In the arid climate, the SWAT model (R2 = 0.71, NS = 0.64) performed better than the simple IHACRES model (R2 = 0.65, NS = 0.61) (Fig. 3a, d). The performances of these models for the wetter watersheds were different (Table VI). The SWAT model had R2 values of 0.70 and 0.80 and NS values of 0.68 and 0.77 for the W sa and W sh watersheds, respectively. The results of evapotranspiration (ET) and potential evapotranspiration (PET) simulation using SWAT showed that different climates show considerable differences in the magnitudes of ET and PET. Under the arid, semi-arid, and semi-humid climates the obtained averages of ET were 241, 134.9, and 135.7 mm, respectively, whilst the average of PET values were 1873, 932.4, and 776.5 mm, respectively. The IHACRES model showed R2 values of 0.69 and 0.78 and NS values of 0.64 and 0.73 for the W sa and W sh watersheds, respectively. Under all climates, the calculated PBIAS values for the IHACRES model estimations were higher than those for the equivalent SWAT model estimations. In arid climates this difference was even more significant. The models were also compared with deviation (D v ) values. According to this criteria, the SWAT model performance in arid climates can be viewed as good, and in other climates very good, while the IHACRES performance in arid, semi-arid and semi-humid climates can be viewed as fair, good or very good, respectively. This indicates that both models exhibit high performance in humid (vs arid) regions, which concurs with the results of other studies (see Table VII). Some of these studies (e.g., Zolghadr-Asli et al., 2018; Sayasane et al., 2016) show that model weakness in arid regions, compared to humid regions, may be the result of rainfall intensity and distribution.

4.4 Models’ ability to simulate average streamflow and peak flow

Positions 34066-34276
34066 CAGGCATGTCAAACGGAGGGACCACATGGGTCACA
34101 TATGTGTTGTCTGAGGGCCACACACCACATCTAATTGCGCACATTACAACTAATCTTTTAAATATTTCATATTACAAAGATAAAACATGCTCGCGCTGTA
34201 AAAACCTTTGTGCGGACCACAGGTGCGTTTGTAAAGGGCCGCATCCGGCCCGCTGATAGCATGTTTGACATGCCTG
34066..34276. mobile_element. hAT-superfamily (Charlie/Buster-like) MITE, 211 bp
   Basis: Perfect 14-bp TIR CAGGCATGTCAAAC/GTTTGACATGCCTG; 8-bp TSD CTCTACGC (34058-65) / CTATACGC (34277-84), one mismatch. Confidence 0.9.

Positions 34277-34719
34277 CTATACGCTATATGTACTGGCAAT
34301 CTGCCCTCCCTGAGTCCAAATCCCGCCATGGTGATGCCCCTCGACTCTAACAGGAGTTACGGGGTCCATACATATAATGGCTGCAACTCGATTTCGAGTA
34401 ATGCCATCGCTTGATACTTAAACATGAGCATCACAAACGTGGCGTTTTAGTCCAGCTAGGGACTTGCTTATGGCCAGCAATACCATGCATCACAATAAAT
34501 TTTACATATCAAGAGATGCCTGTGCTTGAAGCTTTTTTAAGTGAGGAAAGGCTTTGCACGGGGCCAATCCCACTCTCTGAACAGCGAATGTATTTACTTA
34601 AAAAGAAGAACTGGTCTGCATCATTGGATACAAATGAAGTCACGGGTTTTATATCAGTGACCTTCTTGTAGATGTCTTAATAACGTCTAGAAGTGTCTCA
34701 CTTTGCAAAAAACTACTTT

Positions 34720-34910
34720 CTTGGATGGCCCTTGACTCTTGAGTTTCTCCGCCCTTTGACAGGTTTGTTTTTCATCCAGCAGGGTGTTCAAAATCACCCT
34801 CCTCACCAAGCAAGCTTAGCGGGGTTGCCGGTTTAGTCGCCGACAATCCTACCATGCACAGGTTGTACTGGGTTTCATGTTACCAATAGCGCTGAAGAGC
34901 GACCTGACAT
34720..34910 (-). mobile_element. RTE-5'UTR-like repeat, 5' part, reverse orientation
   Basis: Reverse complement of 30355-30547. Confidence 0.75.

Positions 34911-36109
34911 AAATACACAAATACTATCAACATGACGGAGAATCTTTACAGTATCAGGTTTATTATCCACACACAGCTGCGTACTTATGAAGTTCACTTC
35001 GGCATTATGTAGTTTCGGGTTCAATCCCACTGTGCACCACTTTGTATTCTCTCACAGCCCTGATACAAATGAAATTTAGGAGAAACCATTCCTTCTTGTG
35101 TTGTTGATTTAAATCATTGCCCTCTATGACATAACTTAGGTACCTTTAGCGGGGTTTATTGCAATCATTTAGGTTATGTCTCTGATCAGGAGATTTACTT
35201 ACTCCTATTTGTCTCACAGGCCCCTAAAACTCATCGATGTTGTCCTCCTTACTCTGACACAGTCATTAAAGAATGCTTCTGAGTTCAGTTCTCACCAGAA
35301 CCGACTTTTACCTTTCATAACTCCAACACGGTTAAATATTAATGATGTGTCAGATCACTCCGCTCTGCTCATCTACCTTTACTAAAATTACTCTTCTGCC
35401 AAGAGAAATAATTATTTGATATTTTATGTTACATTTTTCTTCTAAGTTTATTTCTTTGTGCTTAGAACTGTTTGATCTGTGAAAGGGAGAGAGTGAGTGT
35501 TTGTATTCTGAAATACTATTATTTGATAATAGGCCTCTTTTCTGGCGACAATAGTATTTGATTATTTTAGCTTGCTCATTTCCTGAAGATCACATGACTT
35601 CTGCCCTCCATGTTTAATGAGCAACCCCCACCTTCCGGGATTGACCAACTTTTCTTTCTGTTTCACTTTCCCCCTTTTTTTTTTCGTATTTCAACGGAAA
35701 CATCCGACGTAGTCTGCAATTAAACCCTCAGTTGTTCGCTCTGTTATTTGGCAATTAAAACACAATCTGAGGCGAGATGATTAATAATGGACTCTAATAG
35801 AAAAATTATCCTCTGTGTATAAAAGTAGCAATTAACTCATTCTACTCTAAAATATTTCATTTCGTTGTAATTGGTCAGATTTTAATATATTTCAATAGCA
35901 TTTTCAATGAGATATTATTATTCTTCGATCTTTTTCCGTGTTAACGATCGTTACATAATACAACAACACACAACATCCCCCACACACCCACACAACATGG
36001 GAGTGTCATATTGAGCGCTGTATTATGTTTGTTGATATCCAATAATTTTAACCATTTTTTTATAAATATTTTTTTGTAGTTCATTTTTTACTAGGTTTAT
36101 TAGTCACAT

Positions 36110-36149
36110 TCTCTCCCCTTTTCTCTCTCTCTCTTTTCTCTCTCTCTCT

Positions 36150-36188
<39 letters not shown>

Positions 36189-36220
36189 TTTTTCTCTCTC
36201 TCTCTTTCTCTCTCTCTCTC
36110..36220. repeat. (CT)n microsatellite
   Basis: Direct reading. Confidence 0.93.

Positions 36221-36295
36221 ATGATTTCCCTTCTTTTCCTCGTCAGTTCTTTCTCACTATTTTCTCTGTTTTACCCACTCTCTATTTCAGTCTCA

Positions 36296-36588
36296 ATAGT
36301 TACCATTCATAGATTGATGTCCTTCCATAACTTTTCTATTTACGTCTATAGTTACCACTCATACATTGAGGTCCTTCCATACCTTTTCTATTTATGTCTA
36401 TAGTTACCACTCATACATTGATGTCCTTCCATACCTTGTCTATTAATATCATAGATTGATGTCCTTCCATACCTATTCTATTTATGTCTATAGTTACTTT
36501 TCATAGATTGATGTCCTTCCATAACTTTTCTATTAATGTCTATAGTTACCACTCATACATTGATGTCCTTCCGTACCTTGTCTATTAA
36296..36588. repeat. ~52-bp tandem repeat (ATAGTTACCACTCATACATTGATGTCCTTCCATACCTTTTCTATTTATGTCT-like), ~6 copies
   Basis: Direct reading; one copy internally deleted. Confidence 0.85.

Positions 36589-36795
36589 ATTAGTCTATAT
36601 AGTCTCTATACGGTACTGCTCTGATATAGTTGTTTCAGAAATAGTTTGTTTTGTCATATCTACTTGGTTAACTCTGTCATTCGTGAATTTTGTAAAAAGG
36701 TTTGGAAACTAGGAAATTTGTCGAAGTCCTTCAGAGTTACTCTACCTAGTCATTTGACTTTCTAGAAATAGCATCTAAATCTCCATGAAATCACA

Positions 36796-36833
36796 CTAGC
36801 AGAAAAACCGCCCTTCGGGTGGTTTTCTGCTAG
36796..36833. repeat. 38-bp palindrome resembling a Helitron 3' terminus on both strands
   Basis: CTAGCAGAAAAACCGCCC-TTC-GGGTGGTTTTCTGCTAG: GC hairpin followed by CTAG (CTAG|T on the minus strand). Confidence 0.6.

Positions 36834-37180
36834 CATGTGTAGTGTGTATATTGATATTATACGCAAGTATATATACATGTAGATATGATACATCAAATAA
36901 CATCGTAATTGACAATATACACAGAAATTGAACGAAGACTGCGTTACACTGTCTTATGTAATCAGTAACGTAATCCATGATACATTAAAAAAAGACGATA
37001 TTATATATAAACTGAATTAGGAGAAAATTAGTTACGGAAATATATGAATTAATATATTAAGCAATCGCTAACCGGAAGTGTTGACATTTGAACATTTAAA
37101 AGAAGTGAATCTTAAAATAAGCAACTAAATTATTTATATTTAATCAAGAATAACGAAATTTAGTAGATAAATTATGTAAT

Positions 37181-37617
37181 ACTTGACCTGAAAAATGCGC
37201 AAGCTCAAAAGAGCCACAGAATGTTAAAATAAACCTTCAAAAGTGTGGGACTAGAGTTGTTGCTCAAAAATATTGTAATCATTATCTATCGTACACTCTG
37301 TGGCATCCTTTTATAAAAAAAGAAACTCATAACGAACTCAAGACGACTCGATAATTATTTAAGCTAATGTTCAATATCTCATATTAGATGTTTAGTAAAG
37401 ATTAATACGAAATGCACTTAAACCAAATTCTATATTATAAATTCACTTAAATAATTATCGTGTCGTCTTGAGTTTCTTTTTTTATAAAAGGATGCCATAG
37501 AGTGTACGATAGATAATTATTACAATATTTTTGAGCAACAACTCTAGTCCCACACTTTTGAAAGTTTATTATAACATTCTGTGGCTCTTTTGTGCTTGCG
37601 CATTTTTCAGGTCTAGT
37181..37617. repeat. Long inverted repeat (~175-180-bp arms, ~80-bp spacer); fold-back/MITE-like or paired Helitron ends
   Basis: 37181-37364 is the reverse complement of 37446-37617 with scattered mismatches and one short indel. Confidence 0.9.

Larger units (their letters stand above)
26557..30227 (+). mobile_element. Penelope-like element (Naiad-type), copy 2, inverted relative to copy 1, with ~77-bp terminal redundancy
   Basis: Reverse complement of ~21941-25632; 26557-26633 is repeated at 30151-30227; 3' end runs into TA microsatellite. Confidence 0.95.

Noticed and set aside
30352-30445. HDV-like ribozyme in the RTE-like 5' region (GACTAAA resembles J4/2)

In the arid (W arid ), semi-arid (W sa ), and semi-humid (W sh ) watersheds, observed discharges were 1.33, 5.84 and 8 m3 s-1, respectively. Monthly average streamflow rates obtained by the SWAT model forW arid , W sa , and W sh were 1.26, 6.31, and 8.66 m3 s-1, while for the IHACRES model they were 0.84, 6.13, and 8.31 m3 s-1, respectively. It was evident that both models were able to simulate stream discharge in the studied watersheds. These results concur with many other studies (Abbaspour et al., 2007; Croke and Jakeman, 2008; Ghobadi et al., 2015; Biru and Kumar, 2017). In theW arid , W sa , and W sh watersheds, the observed peak flows were 12.91, 64.4 and 25.95 m3 s-1, respectively. The SWAT model estimates were 14.3, 41.03 and 28.57 m3 s-1, while the IHACRES model results were 12.34, 54.96, and 23.39 m3 s-1, respectively. Results showed that both models performed well for the different climates by simulating peak discharge flow rates that were fairly close to the measured flow rates.

In the arid climate, IHACRES simulated streamflow values were greater than the observed ones, indicating an overestimation of the streamflow. This was also noted by Liu et al. (2018). During spring, the SWAT simulated peak flow was lower than observed data. This underestimation by SWAT may have been due to poor snow melt simulation, which has been been poised in previous studies (Arnell and Gosling, 2013; Golshan et al., 2016). PBIAS values for this model during the calibration period were 4.13, 5.29 and 4.26, for theW arid , W sa , and W sh watersheds, respectively, while for the IHACRES model, equivalent values were 5.23, 6.77 and 5.74. Positive PBIAS values suggest that the model underestimated streamflow rates. IHACRES model results indicated that the underestimation of stream discharge was more pronounced than with SWAT, especially for theW arid watershed.